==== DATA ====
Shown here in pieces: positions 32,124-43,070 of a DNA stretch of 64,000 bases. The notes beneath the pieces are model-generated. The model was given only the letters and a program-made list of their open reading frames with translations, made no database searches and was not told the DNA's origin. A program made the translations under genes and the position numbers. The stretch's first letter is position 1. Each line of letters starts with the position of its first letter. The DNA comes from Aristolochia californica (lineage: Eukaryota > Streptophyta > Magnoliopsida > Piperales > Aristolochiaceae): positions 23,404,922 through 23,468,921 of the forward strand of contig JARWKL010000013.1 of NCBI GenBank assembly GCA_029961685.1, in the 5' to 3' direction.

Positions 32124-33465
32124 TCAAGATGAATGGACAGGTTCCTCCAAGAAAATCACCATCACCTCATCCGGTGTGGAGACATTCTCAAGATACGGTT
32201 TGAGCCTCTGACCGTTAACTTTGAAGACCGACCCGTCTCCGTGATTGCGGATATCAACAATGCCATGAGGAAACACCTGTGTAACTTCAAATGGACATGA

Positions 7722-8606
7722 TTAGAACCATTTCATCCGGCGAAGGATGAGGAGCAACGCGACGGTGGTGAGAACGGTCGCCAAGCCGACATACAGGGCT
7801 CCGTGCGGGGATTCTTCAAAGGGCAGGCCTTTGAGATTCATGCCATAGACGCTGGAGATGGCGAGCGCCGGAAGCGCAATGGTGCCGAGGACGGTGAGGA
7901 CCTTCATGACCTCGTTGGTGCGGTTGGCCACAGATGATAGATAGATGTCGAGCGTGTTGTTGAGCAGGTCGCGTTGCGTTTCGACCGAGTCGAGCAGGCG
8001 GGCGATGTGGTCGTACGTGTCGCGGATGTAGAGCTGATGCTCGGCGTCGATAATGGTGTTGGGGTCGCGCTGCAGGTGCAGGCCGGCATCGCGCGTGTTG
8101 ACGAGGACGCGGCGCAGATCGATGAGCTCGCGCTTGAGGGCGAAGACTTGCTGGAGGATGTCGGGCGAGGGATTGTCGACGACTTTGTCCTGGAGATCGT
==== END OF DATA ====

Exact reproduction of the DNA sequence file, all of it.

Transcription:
Shown here in pieces: positions 32,124-43,070 of a DNA stretch of 64,000 bases. The notes beneath the pieces are model-generated. The model was given only the letters and a program-made list of their open reading frames with translations, made no database searches and was not told the DNA's origin. A program made the translations under genes and the position numbers. The stretch's first letter is position 1. Each line of letters starts with the position of its first letter. The DNA comes from Aristolochia californica (lineage: Eukaryota > Streptophyta > Magnoliopsida > Piperales > Aristolochiaceae): positions 23,404,922 through 23,468,921 of the forward strand of contig JARWKL010000013.1 of NCBI GenBank assembly GCA_029961685.1, in the 5' to 3' direction.

Positions 32124-33465
32124 TCAAGATGAATGGACAGGTTCCTCCAAGAAAATCACCATCACCTCATCCGGTGTGGAGACATTCTCAAGATACGGTT
32201 TGAGCCTCTGACCGTTAACTTTGAAGACCGACCCGTCTCCGTGATTGCGGATATCAACAATGCCATGAGGAAACACCTGTGTAACTTCAAATGGACATGA

Positions 7722-8606
7722 TTAGAACCATTTCATCCGGCGAAGGATGAGGAGCAACGCGACGGTGGTGAGAACGGTCGCCAAGCCGACATACAGGGCT
7801 CCGTGCGGGGATTCTTCAAAGGGCAGGCCTTTGAGATTCATGCCATAGACGCTGGAGATGGCGAGCGCCGGAAGCGCAATGGTGCCGAGGACGGTGAGGA
7901 CCTTCATGACCTCGTTGGTGCGGTTGGCCACAGATGATAGATAGATGTCGAGCGTGTTGTTGAGCAGGTCGCGTTGCGTTTCGACCGAGTCGAGCAGGCG
8001 GGCGATGTGGTCGTACGTGTCGCGGATGTAGAGCTGATGCTCGGCGTCGATAATGGTGTTGGGGTCGCGCTGCAGGTGCAGGCCGGCATCGCGCGTGTTG
8101 ACGAGGACGCGGCGCAGATCGATGAGCTCGCGCTTGAGGGCGAAGACTTGCTGGAGGATGTCGGGCGAGGGATTGTCGACGACTTTGTCCTGGAGATCGT